How Narcissistic Mothers Create Sibling Rivalry (Article)

Discussion in 'Family of Origin' started by Copabanana, Sep 1, 2015.

  1. Copabanana

    Copabanana Well-Known Member

    How Narcissistic Mothers Create Sibling Rivalry

    Sibling relationships are often a casualty of the narcissistic mother. In fact, narcissistic mothers both consciously and subconsciously create sibling rivalry.

    Due to the limited resources of affection, attention and favor from the narcissistic mom, siblings have to vie for their rations. Because narcissistic mothers are incredibly self-centered, they have precious little time and effort to spare for their children. Thus, any attention, whether it be positive or negative, may be pursued by the children of a narcissistic mother even at the expense of relating to their siblings.

    In functional families, sibling rivalry naturally occurs and, with adequate parenting, ideally turns into respect for each other as children mature. Siblings are encouraged to be close and love each other.

    This isn’t the case in a family with a narcissist as the matriarch. Children are pitted against each other and taught from very early on that if they wanted any sort of “love” or attention from their mother, they’ll have to compete for it against each other.

    If you grew up in a narcissistic family system, you may now see there’s a constant comparison between siblings—who’s doing better and who’s ranking higher in the narcissistic mother’s eyes. Because of this, you may not feel connected to your siblings, and distrustful of them because you can’t be sure what you say won’t be held against you.

    You may long to feel the camaraderie and closeness you see your friends have with their siblings.

    Sadly, siblings with a narcissistic mother often sacrifice relationships with each other to compete for something that doesn’t exist: their mother’s unconditional love. Narcissists have difficulty feeling love or empathy for anyone, leaving you and your siblings to bid for conditional, short-term attention that can be switched on and off at any minute.

    At times you may be frustrated with yourself for feeling unworthy and inadequate and project those self-deprecating feelings onto your siblings as well. You are taught from a young age to repress their feelings and that they don’t matter.

    Children are often put into shifting roles by the narcissistic mother. First, the golden child, is the hero, the mother’s other-half, or her mirror. There are pros to this role, such as getting all of the best stuff, the attention, and the ability to entertain the illusion you can do no wrong. Your accomplishments, no matter how minor, are celebrated to the fullest extent. However, it is not all sunshine and rainbows for the golden child.

    You may become enmeshed with your narcissistic mother and grow up without any real knowledge of boundaries or self-identity. In this spotlight, you are just the puppet of the mother, and the one of whom the other siblings are ultimately the most jealous.

    Then there’s the scapegoat. When you receive attention from your mother in this role, it’s of the negative variety. But, oh, the relief in feeling you are at last beyond her control. Of course, that feeling can be short-lived as a child because the narcissistic mother will make great effort to strip you of that control and as the adult, she often has the power to do so.

    When in the scapegoat role, you shoulder the blame, shame, and anger of the family. If something goes wrong, it’s your fault. You are labeled as the “bad” one, even if you don’t fit into that category. The silver lining of the scapegoat role is that you often have a better concept of self and independence than does the golden child, which can help you later on in life.

    Finally, if you are the lost child, the forgotten one that receives neither the praise nor the blame, you may do your best to remain invisible and away from your mother’s wrath. You sense it might be better to go unnoticed than to have to deal with the emotionally debilitating games your narcissistic mother plays with her other children.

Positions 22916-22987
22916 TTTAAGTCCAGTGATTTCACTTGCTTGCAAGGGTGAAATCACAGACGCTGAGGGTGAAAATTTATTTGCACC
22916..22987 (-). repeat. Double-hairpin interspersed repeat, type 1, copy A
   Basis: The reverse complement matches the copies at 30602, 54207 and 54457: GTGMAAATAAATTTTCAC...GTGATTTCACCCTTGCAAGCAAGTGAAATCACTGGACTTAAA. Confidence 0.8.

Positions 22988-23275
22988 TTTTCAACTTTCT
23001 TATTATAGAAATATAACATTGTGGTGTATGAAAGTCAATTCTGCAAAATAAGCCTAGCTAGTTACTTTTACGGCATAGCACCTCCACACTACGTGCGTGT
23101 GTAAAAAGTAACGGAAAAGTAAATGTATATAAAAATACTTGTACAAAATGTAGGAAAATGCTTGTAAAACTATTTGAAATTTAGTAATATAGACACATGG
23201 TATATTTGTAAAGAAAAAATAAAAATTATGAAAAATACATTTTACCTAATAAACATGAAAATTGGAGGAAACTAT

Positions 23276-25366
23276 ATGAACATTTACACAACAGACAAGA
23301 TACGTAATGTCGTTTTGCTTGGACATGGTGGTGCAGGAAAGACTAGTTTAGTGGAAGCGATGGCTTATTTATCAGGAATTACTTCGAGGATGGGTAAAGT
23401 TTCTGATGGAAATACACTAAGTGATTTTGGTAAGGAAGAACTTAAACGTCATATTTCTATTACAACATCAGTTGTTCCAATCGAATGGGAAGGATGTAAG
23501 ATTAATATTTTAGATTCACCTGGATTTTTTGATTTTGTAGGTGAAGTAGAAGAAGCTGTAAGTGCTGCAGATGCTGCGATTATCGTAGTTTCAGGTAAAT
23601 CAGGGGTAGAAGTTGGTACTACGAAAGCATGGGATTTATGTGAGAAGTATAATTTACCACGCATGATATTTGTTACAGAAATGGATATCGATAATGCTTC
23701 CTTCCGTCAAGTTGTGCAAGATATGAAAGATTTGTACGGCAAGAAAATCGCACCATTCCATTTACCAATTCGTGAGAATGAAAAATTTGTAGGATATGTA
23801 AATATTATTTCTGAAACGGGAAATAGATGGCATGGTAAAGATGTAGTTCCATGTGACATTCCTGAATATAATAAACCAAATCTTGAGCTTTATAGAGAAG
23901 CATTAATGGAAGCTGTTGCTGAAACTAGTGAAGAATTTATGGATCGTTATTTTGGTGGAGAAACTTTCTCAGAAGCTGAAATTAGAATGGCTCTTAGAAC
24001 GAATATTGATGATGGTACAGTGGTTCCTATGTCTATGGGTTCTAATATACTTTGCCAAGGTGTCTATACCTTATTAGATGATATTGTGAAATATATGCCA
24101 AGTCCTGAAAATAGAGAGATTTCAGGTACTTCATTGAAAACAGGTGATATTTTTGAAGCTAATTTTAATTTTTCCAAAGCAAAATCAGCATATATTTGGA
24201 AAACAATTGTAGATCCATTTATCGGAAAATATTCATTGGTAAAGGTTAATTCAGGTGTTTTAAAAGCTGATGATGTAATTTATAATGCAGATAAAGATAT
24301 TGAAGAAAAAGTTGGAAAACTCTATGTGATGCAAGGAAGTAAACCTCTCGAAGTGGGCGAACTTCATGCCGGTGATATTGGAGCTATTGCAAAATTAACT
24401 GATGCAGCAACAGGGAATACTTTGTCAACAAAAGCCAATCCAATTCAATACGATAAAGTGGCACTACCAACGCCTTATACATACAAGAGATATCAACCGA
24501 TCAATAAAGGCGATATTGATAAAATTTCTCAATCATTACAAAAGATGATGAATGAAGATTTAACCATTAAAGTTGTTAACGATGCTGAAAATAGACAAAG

Some narcissistic mothers intentionally triangulate and pit their children against one another because of their belief in the “zero sum game.” This is a narcissistic game in which one participant’s gain results from the others loss.

    The net change in total wealth among participants is zero. The attention the children receive from their mother is just shifted, not shared, so as to always keep someone left out. Therefore, a gain by one child is a loss for another.

    When I say “triangulate,” it means three roles are being played. Imagine a triangle where at each one of three points there’s the villain, the victim, and the rescuer.

    The villain is the one who blames, disrespects, attacks, or criticizes the victim. In turn, this tempts the rescuer to defend the victim, which can move the rescuer into the villain’s place and the villain into the victim’s place.

    The roles often switch and reverse. For example, the narcissistic mother can start out as the villain and the scapegoat as her victim. If you try to become your sibling’s rescuer when your brother or sister is in the villain role, you, instead, become the villain in your mother’s eyes for betraying her. And, she in turn, is now the victim of you and tempts your sibling to become the rescuer to gain mother’s positive attention.

    It is an exhausting emotional game that may never end.

    She can also make active attempts to insure the competition is fierce. She may spend excessive time alone with one of her children, most likely the golden child, instead of including all of her children in an activity or outing.

    She may commiserate with one child about the other’s negative behavior, so that a tag-team competition is set up as well. Some narcissistic mothers intentionally block bonding and encourage competition between siblings. Other narcissistic moms creative a vacuum of neglect where the kids are left to prey upon each other for the meager emotional resources that are available in the family environment.

    Families like this can feel like an emotional desert. The result of tactics like emotional abuse, lies, and neglect, however, ensures her children are always on their toes, working to earn her conditional love.